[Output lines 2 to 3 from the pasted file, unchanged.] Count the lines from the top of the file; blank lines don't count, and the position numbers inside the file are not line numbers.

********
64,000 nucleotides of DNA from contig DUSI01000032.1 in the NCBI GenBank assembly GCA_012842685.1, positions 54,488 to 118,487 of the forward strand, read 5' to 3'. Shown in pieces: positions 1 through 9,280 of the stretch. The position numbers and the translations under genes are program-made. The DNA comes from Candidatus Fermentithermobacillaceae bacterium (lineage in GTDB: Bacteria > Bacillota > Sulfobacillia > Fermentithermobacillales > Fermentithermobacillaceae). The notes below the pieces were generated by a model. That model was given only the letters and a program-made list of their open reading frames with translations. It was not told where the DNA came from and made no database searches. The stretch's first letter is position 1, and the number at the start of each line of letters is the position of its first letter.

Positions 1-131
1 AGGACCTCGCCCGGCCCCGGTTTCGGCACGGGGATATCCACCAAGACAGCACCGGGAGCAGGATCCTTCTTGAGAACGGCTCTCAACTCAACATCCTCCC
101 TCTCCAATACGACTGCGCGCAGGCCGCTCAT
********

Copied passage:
Positions 1-131
1 AGGACCTCGCCCGGCCCCGGTTTCGGCACGGGGATATCCACCAAGACAGCACCGGGAGCAGGATCCTTCTTGAGAACGGCTCTCAACTCAACATCCTCCC